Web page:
How Aleali May Changed the Sneaker Game for Women
Badass Women spotlights women who not only have a voice but defy the irrelevant preconceptions of gender.
“I wasn’t the kind of girl who played with Barbies,” says Aleali May (pronounced “uh-lay-lee”). Growing up in South Central L.A. during the early ‘90s—otherwise known as the golden age of hip-hop—the designer, stylist, model, and influencer (with 250,000 Instagram followers and counting) instead turned her attention to sneakers. Specifically Jordans.
As an elementary schooler at Hillcrest Drive Elementary School, May brought her accessory A-game on Fridays, when students were permitted to wear their footwear of choice. “It was a competition if you came with the newest or rarest sneakers,” she says.
Fast-forward to present day and May has perhaps the most unique pair of all: her own custom-designed Air Jordan 1, cementing her place in history as the first female collaborator with the Jordan brand on a sneaker style for both men and women. To mark the milestone, she recently made her big-screen debut in Unbanned: The Legend of AJ1, a new documentary that premiered at the Tribeca Film Festival about the history of the Air Jordan 1 and its impact on fashion, sports, and music.
Here’s how she got there.
Why she’s a badass: Last year, after stints at Louis Vuitton and Virgil Abloh’s RSVP Gallery in Chicago, May became the first woman to collaborate on an Air Jordan sneaker design for both mens and womens. Since then, she’s added stylist to her resumé, racking up clients including Kendrick Lamar, Tinashe, and Lil’ Yachty. She's also modeled for brands like Kith.
Family ties: May credits her Uncle G for introducing her to sneaker culture at a young age. “He bought me Jordan 12's when I was in elementary school,” she says. “That was when I developed a true love of high-tops—it informed the silhouette of every sneaker I’ve gotten since.”
Overcoming obstacles: Being the sole woman in a predominately male-run market isn’t without its fair share of challenges. “There’s always an internal battle to represent myself and keep going,” May says. “The challenge is not giving up.” During particularly tough times, she’s leaned heavily on her Buddhist faith. “I do the same chant as Tina Turner and Orlando Bloom,” she says. “Nam myoho renge kyo. It’s about pushing through every barrier and reaching your highest potential.”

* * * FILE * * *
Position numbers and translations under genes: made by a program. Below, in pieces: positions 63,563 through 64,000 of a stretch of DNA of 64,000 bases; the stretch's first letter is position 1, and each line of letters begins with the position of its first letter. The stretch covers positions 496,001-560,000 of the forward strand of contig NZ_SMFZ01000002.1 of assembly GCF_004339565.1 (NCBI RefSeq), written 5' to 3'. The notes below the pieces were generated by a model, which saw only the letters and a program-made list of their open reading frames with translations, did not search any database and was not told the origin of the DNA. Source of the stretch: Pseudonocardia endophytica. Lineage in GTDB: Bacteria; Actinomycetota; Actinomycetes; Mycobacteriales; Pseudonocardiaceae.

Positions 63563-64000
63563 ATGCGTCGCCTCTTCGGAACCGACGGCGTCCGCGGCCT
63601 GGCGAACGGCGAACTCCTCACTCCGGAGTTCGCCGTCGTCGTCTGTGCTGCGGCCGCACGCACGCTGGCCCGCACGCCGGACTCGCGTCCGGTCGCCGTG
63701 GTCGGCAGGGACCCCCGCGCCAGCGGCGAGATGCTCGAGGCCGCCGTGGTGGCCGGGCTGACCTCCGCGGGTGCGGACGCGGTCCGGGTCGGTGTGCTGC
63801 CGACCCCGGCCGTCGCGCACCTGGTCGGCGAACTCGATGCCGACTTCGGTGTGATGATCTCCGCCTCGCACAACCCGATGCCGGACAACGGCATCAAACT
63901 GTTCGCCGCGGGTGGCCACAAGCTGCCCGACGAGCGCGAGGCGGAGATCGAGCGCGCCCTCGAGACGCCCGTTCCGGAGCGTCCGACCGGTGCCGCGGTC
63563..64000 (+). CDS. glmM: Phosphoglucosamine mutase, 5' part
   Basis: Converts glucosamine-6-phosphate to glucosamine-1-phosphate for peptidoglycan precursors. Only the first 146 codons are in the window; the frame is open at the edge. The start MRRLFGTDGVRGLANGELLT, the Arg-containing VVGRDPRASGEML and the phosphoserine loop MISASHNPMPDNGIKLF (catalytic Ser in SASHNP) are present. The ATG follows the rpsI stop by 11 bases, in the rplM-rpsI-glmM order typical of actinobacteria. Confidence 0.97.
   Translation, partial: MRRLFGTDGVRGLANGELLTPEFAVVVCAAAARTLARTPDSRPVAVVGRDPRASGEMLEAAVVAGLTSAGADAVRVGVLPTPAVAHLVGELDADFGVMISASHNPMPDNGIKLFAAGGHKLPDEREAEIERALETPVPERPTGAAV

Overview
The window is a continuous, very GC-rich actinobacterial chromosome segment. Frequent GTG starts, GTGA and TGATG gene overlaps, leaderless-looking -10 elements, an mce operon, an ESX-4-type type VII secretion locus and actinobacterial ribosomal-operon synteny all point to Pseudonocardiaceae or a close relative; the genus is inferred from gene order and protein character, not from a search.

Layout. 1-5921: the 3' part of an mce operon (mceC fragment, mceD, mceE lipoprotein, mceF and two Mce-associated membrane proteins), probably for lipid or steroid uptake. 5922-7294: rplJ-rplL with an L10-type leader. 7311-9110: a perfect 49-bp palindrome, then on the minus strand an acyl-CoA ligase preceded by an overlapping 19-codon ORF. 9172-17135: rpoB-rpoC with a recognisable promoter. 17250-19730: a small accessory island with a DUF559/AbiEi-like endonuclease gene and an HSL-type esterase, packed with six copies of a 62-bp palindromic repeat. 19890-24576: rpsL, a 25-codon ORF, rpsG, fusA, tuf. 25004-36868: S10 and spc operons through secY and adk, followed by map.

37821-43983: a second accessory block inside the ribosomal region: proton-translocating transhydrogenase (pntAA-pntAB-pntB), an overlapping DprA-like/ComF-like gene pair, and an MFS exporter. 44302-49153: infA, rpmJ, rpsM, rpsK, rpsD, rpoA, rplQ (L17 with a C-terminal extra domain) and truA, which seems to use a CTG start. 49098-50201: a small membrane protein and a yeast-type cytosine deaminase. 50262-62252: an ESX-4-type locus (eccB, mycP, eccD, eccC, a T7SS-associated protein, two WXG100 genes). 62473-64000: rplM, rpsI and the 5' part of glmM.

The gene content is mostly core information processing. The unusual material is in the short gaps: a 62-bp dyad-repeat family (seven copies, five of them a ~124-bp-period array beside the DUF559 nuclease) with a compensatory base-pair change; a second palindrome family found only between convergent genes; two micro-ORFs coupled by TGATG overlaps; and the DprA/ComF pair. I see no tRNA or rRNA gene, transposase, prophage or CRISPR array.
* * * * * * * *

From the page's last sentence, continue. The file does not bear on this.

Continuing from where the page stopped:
Claim to fame: Designing a sneaker that pays tribute to her L.A. roots. The corduroy detail on May’s Jordan 1 is a nod to corduroy slippers sold in flea markets throughout her hometown of South Central, and the black and silver colorway represents her favorite NHL team, the L.A. Kings. “You can wear them up or down—it doesn’t look like a basketball shoe,” she says. “When you put them on, you want to be like Mike (Jordan) and dominate the world.”
Women she admires: Aaliyah, Alicia Keys, and a few token Spice Girls. “I had posters of Aaliyah and Alicia Keys all over my childhood bedroom,” she says. “I was all about the mix—sometimes I want to be a little crazy, sometimes I want to dress up, but most of the time I just want to be comfortable.”
Looking ahead: May hopes to continue making waves in the footwear industry. “I want to take Jordan silhouettes to the next level,” she says. “I want to highlight more women. There are more girls just like me that love heels but also love sneakers.”